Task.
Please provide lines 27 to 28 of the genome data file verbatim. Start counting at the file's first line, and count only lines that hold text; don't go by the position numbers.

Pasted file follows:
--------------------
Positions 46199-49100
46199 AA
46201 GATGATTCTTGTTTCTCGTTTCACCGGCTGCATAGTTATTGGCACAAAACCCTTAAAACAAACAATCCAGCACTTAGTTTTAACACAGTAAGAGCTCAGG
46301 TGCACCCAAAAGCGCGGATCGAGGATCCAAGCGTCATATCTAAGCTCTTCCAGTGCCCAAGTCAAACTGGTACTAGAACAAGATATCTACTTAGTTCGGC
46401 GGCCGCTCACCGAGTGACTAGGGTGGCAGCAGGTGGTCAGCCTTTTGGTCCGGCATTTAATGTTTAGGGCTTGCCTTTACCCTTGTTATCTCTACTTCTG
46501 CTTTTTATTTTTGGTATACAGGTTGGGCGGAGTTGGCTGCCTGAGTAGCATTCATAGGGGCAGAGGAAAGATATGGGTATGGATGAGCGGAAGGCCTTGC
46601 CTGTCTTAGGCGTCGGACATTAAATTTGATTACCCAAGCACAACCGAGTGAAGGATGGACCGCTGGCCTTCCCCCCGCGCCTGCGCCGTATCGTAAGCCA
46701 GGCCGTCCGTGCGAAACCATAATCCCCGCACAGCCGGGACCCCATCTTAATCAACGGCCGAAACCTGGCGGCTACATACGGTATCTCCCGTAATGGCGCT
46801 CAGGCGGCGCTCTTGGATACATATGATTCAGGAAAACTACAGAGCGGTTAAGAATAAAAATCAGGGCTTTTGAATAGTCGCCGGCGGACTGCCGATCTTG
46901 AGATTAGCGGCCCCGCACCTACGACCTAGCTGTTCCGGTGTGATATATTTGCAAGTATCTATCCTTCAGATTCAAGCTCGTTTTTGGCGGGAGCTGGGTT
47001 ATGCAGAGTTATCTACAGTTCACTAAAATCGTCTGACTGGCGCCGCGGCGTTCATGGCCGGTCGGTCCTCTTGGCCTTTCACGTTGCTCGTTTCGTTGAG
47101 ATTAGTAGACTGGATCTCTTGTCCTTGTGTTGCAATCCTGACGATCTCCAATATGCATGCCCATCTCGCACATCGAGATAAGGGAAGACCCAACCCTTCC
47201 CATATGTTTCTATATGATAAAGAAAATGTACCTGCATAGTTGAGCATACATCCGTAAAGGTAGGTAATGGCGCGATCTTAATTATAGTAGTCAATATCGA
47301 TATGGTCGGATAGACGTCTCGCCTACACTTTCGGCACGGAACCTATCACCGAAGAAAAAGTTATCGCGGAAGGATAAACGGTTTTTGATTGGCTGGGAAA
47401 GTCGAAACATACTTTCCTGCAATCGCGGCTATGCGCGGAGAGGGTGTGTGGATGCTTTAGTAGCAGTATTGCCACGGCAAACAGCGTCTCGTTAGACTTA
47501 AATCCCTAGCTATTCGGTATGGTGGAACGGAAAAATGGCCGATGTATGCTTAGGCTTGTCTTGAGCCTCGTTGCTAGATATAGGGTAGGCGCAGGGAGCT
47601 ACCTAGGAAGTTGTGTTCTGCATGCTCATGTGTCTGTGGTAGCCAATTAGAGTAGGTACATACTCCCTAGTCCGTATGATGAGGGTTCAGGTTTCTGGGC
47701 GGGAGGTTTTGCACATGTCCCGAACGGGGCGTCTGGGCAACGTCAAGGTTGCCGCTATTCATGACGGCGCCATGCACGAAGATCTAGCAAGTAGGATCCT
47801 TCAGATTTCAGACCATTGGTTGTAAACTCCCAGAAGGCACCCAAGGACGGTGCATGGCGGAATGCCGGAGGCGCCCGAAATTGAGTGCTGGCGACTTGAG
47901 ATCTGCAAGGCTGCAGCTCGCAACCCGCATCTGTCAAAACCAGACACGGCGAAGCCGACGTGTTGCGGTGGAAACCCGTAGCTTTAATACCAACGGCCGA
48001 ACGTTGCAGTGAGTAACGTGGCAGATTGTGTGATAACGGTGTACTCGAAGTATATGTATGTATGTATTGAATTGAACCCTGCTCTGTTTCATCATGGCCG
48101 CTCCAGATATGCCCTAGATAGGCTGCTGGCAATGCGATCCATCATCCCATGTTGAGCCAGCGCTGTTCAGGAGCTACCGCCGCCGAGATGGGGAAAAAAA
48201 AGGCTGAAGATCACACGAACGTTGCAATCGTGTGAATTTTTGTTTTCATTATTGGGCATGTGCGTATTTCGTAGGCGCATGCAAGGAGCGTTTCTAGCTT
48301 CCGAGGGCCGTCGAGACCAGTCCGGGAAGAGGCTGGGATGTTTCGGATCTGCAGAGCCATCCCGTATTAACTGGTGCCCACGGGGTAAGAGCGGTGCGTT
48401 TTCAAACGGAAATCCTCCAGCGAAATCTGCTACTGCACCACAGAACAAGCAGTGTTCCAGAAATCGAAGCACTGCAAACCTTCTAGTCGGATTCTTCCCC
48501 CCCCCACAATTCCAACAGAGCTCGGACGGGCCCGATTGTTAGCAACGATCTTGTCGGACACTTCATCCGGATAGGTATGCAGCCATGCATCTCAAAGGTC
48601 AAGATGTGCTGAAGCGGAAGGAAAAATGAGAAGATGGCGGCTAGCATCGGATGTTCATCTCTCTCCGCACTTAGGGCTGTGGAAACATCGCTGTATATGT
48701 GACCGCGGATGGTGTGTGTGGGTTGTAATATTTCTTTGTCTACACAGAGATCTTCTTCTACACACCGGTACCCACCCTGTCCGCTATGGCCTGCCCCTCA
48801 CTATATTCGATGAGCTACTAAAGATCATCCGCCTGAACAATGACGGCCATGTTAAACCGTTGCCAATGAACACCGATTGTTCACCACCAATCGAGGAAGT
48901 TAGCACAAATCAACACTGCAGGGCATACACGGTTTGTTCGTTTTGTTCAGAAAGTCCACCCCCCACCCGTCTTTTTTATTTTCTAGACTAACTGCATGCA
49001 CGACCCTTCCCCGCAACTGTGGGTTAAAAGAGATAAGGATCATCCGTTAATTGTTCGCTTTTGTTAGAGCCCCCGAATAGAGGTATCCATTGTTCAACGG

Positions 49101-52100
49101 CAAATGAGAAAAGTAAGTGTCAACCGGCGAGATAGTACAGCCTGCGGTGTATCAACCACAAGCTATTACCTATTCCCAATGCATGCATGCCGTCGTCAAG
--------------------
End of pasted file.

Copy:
48601 AAGATGTGCTGAAGCGGAAGGAAAAATGAGAAGATGGCGGCTAGCATCGGATGTTCATCTCTCTCCGCACTTAGGGCTGTGGAAACATCGCTGTATATGT
48701 GACCGCGGATGGTGTGTGTGGGTTGTAATATTTCTTTGTCTACACAGAGATCTTCTTCTACACACCGGTACCCACCCTGTCCGCTATGGCCTGCCCCTCA